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Ring Lardner’s influence on American letters is arguably greater than that of any other American writer in the early part of the twentieth century. Lauded by critics and the public for his groundbreaking short stories, Lardner was also the country’s best-known journalist in the 1920s and early 1930s, when his voice was all but inescapable in American newspapers and magazines. Lardner’s trenchant, observant, sly, and cynical writing style, along with a deep understanding of human foibles, made his articles wonderfully readable and his words resonate to this day.
Ron Rapoport has gathered the best of Lardner’s journalism from his earliest days at the South Bend Times through his years at the Chicago Tribune and his weekly column for the Bell Syndicate, which appeared in 150 newspapers and reached eight million readers. In these columns Lardner not only covered the great sporting events of the era—from Jack Dempsey’s fights to the World Series and even an America’s Cup—he also wrote about politics, war, and Prohibition, as well as parodies, poems, and penetrating observations on American life.
The Lost Journalism of Ring Lardner reintroduces this journalistic giant and his work and shows Lardner to be the rarest of writers: a spot-on chronicler of his time and place who remains contemporary to subsequent generations.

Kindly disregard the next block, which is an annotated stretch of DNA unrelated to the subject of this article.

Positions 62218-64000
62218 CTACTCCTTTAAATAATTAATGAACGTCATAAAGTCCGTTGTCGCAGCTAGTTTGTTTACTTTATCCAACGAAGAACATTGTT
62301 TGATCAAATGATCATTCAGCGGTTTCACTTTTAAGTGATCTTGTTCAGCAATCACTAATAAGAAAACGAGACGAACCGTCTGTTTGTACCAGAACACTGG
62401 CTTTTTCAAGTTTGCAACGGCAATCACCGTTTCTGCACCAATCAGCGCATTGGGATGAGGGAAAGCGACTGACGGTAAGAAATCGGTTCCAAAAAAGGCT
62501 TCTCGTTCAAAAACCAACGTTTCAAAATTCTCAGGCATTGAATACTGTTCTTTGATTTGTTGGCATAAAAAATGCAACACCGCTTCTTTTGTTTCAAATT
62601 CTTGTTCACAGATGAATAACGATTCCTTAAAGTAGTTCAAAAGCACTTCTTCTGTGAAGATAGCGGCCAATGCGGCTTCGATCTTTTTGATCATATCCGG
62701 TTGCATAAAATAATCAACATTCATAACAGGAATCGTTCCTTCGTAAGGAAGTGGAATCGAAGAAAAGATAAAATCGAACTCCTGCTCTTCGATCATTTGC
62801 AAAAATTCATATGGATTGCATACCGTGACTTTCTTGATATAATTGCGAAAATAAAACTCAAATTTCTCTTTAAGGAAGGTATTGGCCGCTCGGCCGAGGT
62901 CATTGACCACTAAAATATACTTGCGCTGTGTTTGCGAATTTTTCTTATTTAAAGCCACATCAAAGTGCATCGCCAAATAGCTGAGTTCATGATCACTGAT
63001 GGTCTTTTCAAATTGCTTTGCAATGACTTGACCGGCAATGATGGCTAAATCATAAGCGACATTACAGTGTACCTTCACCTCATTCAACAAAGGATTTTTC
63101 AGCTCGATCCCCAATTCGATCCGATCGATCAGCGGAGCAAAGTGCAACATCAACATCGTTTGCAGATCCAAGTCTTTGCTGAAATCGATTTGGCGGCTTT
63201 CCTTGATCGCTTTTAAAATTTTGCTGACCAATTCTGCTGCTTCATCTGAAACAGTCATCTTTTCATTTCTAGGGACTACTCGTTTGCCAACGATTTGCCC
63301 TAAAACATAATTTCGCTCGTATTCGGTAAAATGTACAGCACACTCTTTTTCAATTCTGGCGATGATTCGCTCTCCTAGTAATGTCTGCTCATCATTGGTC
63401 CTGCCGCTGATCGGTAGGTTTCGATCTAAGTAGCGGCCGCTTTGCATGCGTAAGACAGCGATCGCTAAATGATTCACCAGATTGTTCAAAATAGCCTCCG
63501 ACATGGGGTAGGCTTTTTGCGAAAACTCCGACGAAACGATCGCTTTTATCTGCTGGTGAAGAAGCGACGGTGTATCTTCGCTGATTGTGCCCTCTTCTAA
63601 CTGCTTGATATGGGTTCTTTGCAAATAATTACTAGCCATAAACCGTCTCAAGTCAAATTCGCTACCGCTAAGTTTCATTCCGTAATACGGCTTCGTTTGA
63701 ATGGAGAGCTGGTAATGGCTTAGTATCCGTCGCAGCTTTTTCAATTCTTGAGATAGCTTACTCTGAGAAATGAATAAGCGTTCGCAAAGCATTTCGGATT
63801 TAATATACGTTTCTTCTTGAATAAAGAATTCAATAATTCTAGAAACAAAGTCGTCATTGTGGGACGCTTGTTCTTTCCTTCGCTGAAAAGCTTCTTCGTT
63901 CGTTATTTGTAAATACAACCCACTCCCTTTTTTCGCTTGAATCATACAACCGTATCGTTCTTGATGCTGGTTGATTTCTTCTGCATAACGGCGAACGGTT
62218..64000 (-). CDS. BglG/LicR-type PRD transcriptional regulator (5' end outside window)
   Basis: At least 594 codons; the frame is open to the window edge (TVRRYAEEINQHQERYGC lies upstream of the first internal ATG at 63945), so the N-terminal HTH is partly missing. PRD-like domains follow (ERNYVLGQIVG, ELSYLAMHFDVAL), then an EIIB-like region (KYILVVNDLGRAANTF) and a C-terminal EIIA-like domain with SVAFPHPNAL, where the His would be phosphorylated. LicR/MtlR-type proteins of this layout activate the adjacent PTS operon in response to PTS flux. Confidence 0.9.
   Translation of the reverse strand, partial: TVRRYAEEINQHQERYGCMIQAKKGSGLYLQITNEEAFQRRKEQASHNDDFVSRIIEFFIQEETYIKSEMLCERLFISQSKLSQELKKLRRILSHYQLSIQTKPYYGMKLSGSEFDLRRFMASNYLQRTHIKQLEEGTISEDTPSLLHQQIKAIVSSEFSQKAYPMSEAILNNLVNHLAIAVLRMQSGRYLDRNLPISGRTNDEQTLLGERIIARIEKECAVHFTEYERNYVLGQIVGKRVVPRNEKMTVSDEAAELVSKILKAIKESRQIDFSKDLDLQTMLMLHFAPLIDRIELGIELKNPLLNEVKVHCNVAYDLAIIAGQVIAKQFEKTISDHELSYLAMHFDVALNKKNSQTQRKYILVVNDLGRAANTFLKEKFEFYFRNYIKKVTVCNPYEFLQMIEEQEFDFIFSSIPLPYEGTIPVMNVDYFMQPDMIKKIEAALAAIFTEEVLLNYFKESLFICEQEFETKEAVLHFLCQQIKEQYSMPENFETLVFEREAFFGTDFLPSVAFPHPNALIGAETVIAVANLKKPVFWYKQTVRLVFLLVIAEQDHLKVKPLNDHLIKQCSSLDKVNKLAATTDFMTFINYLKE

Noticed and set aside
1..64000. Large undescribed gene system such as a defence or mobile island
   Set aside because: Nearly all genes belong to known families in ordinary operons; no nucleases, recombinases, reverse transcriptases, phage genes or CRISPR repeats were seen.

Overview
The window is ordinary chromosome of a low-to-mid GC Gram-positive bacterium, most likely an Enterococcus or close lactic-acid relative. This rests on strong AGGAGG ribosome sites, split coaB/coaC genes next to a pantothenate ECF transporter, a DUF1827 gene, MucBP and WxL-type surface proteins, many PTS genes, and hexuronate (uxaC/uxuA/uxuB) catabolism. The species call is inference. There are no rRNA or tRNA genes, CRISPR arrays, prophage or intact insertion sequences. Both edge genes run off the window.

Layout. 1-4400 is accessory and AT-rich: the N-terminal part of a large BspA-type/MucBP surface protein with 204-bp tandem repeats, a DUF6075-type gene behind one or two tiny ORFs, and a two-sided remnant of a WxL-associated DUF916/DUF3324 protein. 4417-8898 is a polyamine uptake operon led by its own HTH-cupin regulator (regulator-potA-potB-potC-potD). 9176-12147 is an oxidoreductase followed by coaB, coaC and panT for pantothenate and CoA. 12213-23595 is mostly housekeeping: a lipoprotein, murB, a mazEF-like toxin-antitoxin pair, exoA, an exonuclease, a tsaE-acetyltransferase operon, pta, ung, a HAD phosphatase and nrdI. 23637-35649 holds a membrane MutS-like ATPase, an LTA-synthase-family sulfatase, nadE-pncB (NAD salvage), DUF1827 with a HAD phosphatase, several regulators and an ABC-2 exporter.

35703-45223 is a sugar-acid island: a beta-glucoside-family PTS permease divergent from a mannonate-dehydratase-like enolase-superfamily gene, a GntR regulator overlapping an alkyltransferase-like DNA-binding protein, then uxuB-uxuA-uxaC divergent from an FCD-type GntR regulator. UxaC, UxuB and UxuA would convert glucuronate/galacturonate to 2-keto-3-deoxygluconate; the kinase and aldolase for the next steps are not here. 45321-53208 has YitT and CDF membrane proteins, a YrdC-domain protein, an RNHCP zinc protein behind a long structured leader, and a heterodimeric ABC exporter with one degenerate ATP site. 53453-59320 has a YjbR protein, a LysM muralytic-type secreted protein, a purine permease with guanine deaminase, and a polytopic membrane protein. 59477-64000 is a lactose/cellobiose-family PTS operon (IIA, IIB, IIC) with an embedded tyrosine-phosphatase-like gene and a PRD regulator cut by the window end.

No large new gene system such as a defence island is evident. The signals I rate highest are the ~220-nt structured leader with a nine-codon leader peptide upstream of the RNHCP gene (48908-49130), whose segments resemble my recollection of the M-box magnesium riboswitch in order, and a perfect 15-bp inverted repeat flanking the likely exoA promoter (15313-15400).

Ring Lardner (1885–1933) was one of the most popular and innovative American writers of the early twentieth century. He influenced many writers who followed, with his acute observations winning praise from Hemingway, Woolf, Fitzgerald, and Wilson and his short stories remain popular a century later. Ron Rapoport was a sports columnist for the Chicago Sun-Times and the Los Angeles Daily News and is the author of numerous books about sports and show business. In 2016 he was awarded the Ring Lardner Award for Excellence in Sports Journalism. James Lardner is a writer and political activist who lives outside Washington DC.
"It's good to have the lost treasure of Ring Lardner the journalist back with us again. At long last."—Patrick T. Reardon, Chicago Tribune
— Patrick T. Reardon
"A godsend."—Steve Donoghue, Open Letters Monthly
— Steve Donoghue
"[The Lost Journalism of Ring Lardner] should be required reading for sports journalists who want to know the roots of their profession."—Ed Sherman, Poynter
— Ed Sherman
“This book is an absolute jewel. I not only want to read all of it again; I want to take it on a car date. Ron Rapoport has contributed a masterful collection to the world of sports and literature.”—Dan Jenkins
— Dan Jenkins
“Ring Lardner was brilliant—a great newspaper columnist and an even greater short story writer. If you know his work, you’ll love this anthology; if you don’t know his work, prepare to be entertained by one of the funniest, most original voices America has ever produced.”—Dave Barry
— Dave Barry
“It’s always great to have more Lardner, and here is a fine new trove of him.”—Roy Blount Jr.
— Roy Blount Jr.
“This book is a boon to fans and scholars of Lardner's work alike. I applaud the smart, well-informed introductions and the careful scholarship throughout. Then there is the genius of Lardner himself to savor. This is an important contribution to Lardner studies.”—Richard Layman, author, publisher, and coeditor of Ring W. Lardner: A Bibliography
— Richard Layman